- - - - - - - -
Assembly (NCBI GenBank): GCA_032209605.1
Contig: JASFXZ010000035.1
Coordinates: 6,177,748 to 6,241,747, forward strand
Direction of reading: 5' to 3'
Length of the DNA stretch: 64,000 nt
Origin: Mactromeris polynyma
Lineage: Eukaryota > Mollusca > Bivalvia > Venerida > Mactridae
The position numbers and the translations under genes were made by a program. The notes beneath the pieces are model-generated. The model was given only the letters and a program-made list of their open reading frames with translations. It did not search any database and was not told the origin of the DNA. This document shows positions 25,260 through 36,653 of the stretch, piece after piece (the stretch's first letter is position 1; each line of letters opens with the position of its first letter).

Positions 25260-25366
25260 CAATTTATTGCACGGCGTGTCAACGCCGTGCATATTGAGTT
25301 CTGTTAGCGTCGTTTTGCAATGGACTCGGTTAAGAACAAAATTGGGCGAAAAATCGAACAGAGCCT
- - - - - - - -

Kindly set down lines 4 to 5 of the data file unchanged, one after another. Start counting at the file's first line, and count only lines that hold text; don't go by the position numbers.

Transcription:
Direction of reading: 5' to 3'
Length of the DNA stretch: 64,000 nt